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Title: Atom interferometry in space: Thermal management and magnetic shielding

Abstract

Atom interferometry is an exciting tool to probe fundamental physics. It is considered especially apt to test the universality of free fall by using two different sorts of atoms. The increasing sensitivity required for this kind of experiment sets severe requirements on its environments, instrument control, and systematic effects. This can partially be mitigated by going to space as was proposed, for example, in the Spacetime Explorer and Quantum Equivalence Principle Space Test (STE-QUEST) mission. However, the requirements on the instrument are still very challenging. For example, the specifications of the STE-QUEST mission imply that the Feshbach coils of the atom interferometer are allowed to change their radius only by about 260 nm or 2.6 × 10{sup −4} % due to thermal expansion although they consume an average power of 22 W. Also Earth's magnetic field has to be suppressed by a factor of 10{sup 5}. We show in this article that with the right design such thermal and magnetic requirements can indeed be met and that these are not an impediment for the exciting physics possible with atom interferometers in space.

Authors:
; ; ; ;  [1];  [2];  [1];  [3]
  1. Center of Applied Space Technology and Microgravity (ZARM), University Bremen, Am Fallturm, 28359 Bremen (Germany)
  2. DLR Institute for Space Systems, Robert-Hooke-Str. 7, 28359 Bremen (Germany)
  3. (Germany)
Publication Date:
OSTI Identifier:
22314650
Resource Type:
Journal Article
Resource Relation:
Journal Name: Review of Scientific Instruments; Journal Volume: 85; Journal Issue: 8; Other Information: (c) 2014 AIP Publishing LLC; Country of input: International Atomic Energy Agency (IAEA)
Country of Publication:
United States
Language:
English
Subject:
46 INSTRUMENTATION RELATED TO NUCLEAR SCIENCE AND TECHNOLOGY; 71 CLASSICAL AND QUANTUM MECHANICS, GENERAL PHYSICS; ATOMS; EARTH PLANET; EQUIVALENCE PRINCIPLE; INTERFEROMETERS; INTERFEROMETRY; MAGNETIC FIELDS; MAGNETIC SHIELDING; SENSITIVITY; SPACE-TIME; THERMAL EXPANSION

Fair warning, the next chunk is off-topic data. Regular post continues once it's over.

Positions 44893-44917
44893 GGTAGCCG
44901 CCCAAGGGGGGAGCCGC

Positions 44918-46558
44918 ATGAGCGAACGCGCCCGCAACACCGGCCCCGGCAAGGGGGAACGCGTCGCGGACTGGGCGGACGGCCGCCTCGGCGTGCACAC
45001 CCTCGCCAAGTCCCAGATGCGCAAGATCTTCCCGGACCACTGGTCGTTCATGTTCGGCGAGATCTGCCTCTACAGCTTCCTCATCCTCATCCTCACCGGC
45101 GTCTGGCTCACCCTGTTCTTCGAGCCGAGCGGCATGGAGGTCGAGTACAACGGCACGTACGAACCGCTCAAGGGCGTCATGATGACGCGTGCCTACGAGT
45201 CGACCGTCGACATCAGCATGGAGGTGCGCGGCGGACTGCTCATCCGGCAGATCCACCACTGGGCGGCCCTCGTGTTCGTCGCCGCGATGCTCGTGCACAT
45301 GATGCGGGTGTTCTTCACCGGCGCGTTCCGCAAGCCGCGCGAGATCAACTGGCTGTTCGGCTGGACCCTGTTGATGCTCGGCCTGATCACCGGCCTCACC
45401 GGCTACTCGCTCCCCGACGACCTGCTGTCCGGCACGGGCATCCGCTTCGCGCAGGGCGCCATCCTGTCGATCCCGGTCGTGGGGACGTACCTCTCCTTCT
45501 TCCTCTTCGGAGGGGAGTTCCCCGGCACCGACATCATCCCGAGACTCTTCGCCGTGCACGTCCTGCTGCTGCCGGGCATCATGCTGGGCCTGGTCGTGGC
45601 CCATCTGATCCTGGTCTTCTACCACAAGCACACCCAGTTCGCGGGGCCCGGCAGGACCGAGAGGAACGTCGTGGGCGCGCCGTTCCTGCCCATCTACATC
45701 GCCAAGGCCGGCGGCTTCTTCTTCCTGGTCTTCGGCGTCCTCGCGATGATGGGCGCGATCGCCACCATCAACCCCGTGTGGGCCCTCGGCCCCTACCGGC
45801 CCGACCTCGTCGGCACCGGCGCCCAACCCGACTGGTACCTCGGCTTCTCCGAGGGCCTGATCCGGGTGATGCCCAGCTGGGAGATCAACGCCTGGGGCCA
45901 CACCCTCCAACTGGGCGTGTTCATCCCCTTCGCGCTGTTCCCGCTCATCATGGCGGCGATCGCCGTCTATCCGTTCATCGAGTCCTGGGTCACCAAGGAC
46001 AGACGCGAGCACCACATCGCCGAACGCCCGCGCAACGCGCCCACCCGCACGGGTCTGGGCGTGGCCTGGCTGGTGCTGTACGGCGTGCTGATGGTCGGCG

Citation Formats

Milke, Alexander, Kubelka-Lange, André, Gürlebeck, Norman, E-mail: norman.guerlebeck@zarm.uni-bremen.de, Rievers, Benny, Herrmann, Sven, Schuldt, Thilo, Braxmaier, Claus, and DLR Institute for Space Systems, Robert-Hooke-Str. 7, 28359 Bremen. Atom interferometry in space: Thermal management and magnetic shielding. United States: N. p., 2014. Web. doi:10.1063/1.4890560.
Milke, Alexander, Kubelka-Lange, André, Gürlebeck, Norman, E-mail: norman.guerlebeck@zarm.uni-bremen.de, Rievers, Benny, Herrmann, Sven, Schuldt, Thilo, Braxmaier, Claus, & DLR Institute for Space Systems, Robert-Hooke-Str. 7, 28359 Bremen. Atom interferometry in space: Thermal management and magnetic shielding. United States. doi:10.1063/1.4890560.
Milke, Alexander, Kubelka-Lange, André, Gürlebeck, Norman, E-mail: norman.guerlebeck@zarm.uni-bremen.de, Rievers, Benny, Herrmann, Sven, Schuldt, Thilo, Braxmaier, Claus, and DLR Institute for Space Systems, Robert-Hooke-Str. 7, 28359 Bremen. Fri . "Atom interferometry in space: Thermal management and magnetic shielding". United States. doi:10.1063/1.4890560.
@article{osti_22314650,
title = {Atom interferometry in space: Thermal management and magnetic shielding},
author = {Milke, Alexander and Kubelka-Lange, André and Gürlebeck, Norman, E-mail: norman.guerlebeck@zarm.uni-bremen.de and Rievers, Benny and Herrmann, Sven and Schuldt, Thilo and Braxmaier, Claus and DLR Institute for Space Systems, Robert-Hooke-Str. 7, 28359 Bremen},
abstractNote = {Atom interferometry is an exciting tool to probe fundamental physics. It is considered especially apt to test the universality of free fall by using two different sorts of atoms. The increasing sensitivity required for this kind of experiment sets severe requirements on its environments, instrument control, and systematic effects. This can partially be mitigated by going to space as was proposed, for example, in the Spacetime Explorer and Quantum Equivalence Principle Space Test (STE-QUEST) mission. However, the requirements on the instrument are still very challenging. For example, the specifications of the STE-QUEST mission imply that the Feshbach coils of the atom interferometer are allowed to change their radius only by about 260 nm or 2.6 × 10{sup −4} % due to thermal expansion although they consume an average power of 22 W. Also Earth's magnetic field has to be suppressed by a factor of 10{sup 5}. We show in this article that with the right design such thermal and magnetic requirements can indeed be met and that these are not an impediment for the exciting physics possible with atom interferometers in space.},
doi = {10.1063/1.4890560},
journal = {Review of Scientific Instruments},
number = 8,
volume = 85,
place = {United States},
year = {Fri Aug 15 00:00:00 EDT 2014},
month = {Fri Aug 15 00:00:00 EDT 2014}
}